A new report from researchers at The Brookings Institution concludes that “Big Marijuana,” or that massive special interest groups and lobbies are taking over the cannabis industry, shouldn’t be a big concern.
Two researchers from The Brookings Institute released a report this June, debunking the concern that special interest groups, massive businesses, and conniving lobbyists are taking over the marijuana industry.
The fear that the cannabis industry will become a corporate lobby similar to Big Tobacco and recklessly pursue financial gain without concern for the public’s health is at the forefront of arguments from critics of marijuana legalization. The most prominent marijuana prohibitionist group, Project SAM (Smart Approaches to Marijuana) even injects the fear into their motto: “preventing another big tobacco.” Opponents to marijuana legalization worry that the industry will fall under the control of a few dominant corporations that will be able to get away with manipulating and deceiving attempts at regulation.
In their paper, “Worry about bad marijuana–not Big Marijuana,” researchers Jonathan Rauch and John Hudak meticulously disassemble the argument that large corporations and lobbies are shaping the legal and social cannabis landscape.
“The marijuana industry is very unlikely to transform into something that looks like Big Tobacco during its notorious heyday,” write Rauch and Hudak. “It is more likely that a commercial and regulatory model would look like the one governing alcohol, which is regulated primarily at the state level, combines mandatory with voluntary measures to police industry conduct, does a credible job of preventing antisocial and abusive commercial behavior, and has proven stable over time and broadly acceptable to the public and the industry.”
The Brookings senior fellows also make note that the term “Big Marijuana” is routinely used yet is not clearly defined. “The term is tossed about so freely and flippantly that it has come to be a catch-all moniker with no consistent meaning, except insofar as it is consistently pejorative.”
Unlike Big Tobacco, the cannabis industry consists of a diversified medley of businesses, the researchers explain.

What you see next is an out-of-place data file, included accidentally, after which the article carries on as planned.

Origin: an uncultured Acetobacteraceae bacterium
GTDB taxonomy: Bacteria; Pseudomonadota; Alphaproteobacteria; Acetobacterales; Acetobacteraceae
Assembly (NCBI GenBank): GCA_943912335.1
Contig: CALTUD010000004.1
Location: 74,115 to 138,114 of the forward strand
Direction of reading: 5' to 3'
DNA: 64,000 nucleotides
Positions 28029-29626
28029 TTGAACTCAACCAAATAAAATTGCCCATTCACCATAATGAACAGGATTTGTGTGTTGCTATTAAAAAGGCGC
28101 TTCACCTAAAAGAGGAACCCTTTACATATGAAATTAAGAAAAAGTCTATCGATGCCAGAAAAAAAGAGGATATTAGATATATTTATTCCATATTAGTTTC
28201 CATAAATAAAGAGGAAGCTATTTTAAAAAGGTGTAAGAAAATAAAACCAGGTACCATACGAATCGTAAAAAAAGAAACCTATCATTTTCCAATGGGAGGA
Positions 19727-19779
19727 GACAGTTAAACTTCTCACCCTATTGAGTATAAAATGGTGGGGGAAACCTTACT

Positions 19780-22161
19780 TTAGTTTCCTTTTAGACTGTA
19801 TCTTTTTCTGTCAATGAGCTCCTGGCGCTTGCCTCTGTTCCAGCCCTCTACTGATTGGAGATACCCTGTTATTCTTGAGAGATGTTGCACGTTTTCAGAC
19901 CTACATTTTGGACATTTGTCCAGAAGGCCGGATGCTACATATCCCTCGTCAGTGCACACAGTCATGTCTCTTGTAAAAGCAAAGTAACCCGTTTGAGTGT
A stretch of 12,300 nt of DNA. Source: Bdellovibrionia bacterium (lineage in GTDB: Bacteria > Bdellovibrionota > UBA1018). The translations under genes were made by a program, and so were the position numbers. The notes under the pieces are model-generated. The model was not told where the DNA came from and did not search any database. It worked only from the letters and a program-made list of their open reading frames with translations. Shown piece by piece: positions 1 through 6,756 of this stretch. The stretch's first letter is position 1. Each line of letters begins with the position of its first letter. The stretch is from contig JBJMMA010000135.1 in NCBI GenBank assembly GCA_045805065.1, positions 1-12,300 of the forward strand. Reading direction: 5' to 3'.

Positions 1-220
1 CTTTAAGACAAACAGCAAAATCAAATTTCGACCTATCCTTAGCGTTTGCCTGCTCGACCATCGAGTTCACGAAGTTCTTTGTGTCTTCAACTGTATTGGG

“A marijuana business can be a legal home grow in Ft. Collins, Colorado; a cancer-patient cooperative farm in Humboldt County; a pop-up clinic in San Francisco’s Lower Haight; an antiseptic dispensary in Bristol, Connecticut, staffed by a board certified pharmacist; a wellness center in Washington, D.C., owned by a rabbi; a vertically integrated chain of dispensaries that relies on a set of large grow facilities to supply its consumers; a maker of edibles and oils in Boulder, Colorado; and many more variations.”
Additionally, Hudak and Rausch, while acknowledging the potential downsides of a cannabis industry controlled by a few players, point out that the development of some larger companies can offer societal and consumer advantages. For example, big corporations have the resources to better follow regulations and ensure quality, have a higher visibility and thus are imposed with extra layers of reputable accountability, possess better business acumen, and help to stabilize the market.
Finally, the researchers point out that the government and society have learned from Big Tobacco and are motivated to impose regulations to avoid the same negligent business behavior.
“Should [the government] fear the Philip Morris-ization of marijuana? Yes, but not very much. Worries that industry members may advertise in ways that appeal to children, or may hide information from regulators, or may slant research, or may manipulate products to maximize dependency, are not fanciful. But marijuana is not like tobacco; the 2010s and 2020s are not like the 1960s and 1970s; and the bad example of tobacco provides a powerful prophylactic. The notion of an effectively unregulated marijuana industry doing as it pleases to the children of America is ahistorical and implausible.”
Rather than focusing primarily on firm size or the corporatization of the cannabis industry, the Brookings senior fellows conclude, legislators and government agencies should focus on establishing a regulatory environment that allows for the market to succeed while implementing regulations, laws, taxes, and incentives to encourage the avoidance of harmful practices.